I teach in a low-income high school, and all those ways of cultivating happiness will work there, too. There are so many
external factors that can steal happiness form children who are under life stress to begin with. I find that mine still have a child's ability to put those things aside, and be won over into happiness in the moment if we offer it to them. It even gives them wings again.

That's the real resilience they need, I'm convinced. Our administrators are now telling us we have to teach "grit", and that resilience in the face of adversity will be strengthened if we throw more stress and adversity at them.

We've concocted a scheme in our chemistry department to bring helium tanks for mole day, and let all the tenth graders fill balloons for experiments, and then take with them through the rest of their day. Wish us luck.

Lessia Bonn's picture
Lessia Bonn
co-founder I am Bullyproof Music
Blogger

If I even begin to chatter around this subject I will leave a book on this page. Needless to say, your little blog post will get pinned quite a bit by this happy camper. Why am I happy? Because you spoke such truth. Just sayin'. Nothing wrong with a little happy harmony in one's classroom... especially when the lyrics are good. But one little thing; minor keys work too. Most kids love a little drama. Minor spells drama-- the good time when it's attached to deep lyrics.
And now I'm off to hug a tree. Oh- and I also love what Linda added!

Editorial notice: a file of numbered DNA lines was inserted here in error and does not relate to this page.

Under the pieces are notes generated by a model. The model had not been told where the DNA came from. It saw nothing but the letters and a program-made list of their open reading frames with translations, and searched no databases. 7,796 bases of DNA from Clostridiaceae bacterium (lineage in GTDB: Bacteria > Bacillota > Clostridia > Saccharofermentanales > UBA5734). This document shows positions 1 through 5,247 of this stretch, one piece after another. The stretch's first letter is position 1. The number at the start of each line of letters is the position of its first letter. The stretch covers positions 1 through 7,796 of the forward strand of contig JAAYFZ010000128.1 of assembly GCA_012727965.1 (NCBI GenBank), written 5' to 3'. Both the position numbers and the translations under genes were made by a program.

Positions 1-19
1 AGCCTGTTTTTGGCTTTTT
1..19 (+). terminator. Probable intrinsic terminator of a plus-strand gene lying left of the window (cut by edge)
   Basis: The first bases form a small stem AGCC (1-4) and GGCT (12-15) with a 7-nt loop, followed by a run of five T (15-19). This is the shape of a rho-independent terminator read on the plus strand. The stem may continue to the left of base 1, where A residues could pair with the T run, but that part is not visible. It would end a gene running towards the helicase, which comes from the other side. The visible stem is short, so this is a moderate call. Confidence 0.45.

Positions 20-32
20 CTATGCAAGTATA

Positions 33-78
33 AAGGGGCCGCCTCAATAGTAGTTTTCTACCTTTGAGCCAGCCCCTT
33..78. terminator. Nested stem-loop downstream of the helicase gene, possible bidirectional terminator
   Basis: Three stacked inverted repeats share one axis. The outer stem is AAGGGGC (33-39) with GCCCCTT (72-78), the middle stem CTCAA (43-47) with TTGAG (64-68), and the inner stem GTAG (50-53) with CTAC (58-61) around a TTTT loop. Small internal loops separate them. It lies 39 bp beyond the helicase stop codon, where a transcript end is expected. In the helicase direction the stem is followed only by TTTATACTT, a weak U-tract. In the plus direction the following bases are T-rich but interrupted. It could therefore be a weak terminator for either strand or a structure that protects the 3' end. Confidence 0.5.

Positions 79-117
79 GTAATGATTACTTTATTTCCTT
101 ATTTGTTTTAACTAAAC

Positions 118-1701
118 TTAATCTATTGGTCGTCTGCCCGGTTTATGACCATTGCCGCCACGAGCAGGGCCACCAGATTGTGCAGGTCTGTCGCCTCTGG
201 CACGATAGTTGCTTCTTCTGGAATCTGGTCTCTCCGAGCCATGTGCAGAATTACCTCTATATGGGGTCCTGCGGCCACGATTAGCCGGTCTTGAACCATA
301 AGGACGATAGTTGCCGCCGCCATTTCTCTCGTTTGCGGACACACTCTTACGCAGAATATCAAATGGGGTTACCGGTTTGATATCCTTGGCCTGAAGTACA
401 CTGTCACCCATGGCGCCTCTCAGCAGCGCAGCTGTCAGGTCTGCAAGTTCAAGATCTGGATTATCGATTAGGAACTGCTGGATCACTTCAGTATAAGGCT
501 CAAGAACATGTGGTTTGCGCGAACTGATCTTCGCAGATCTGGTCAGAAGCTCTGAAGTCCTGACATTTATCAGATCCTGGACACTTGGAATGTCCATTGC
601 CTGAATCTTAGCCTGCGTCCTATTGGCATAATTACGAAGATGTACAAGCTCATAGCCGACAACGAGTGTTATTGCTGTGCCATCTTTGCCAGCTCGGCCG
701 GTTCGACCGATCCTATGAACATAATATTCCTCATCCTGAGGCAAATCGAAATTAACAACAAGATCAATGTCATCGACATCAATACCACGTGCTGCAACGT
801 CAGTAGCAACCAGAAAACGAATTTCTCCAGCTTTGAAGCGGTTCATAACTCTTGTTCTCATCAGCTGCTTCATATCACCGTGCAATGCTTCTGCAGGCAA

Mel Buendia's picture
Mel Buendia
ESL teacher (High school & College), teacher educator, consultant, ed-tech fan, mother , MEXICO

I am so happy I found your articles! I completely agree with you. Learners,no matter the age,need to be hapy and feel happiness around, specially in a world that moves so fast. The real great moments in life are those in which you enjoy the present moment. I just changed my daughter to a new school for junior high because she was really stressed, and learning is smtg that should bring joy and hapiness. Today, she regained her curiosity, she joined the volleyball team and is very excited with her cucumber first harvest. As you said, for us mothers seeing our kids happy is a must. Thank you so much.
Greetings from Mexico.

Keith Heggart's picture
Keith Heggart
High School Teacher from Sydney, Australia
Facilitator

Wow! I had no idea that there was such a drive to teach happiness in schools. I guess it's part of the whole social and emotional learning push - something which I completely support. Too often we are blindsided by the demands of national testing, and we ignore the emotional development of those children in our classroom. These tips are fantastic. I'm going to put them into use.

Catherine O'Brien's picture
Catherine O'Brien
I teach sustainable happiness.

It's tremendously important that we are starting to see the integration of positive psychology and happiness studies into education with recommendations for positive schools and positive education. I think it is also important to incorporate some "happiness literacy" because the media often portray happiness associated with material consumption - entirely opposite to what we have learned from positive psychology. Happiness literacy is one of the components of my sustainable happiness course. Other activities aim to help students understand that their happiness and wellbeing is intertwined the the wellbeing of other people and the natural environment.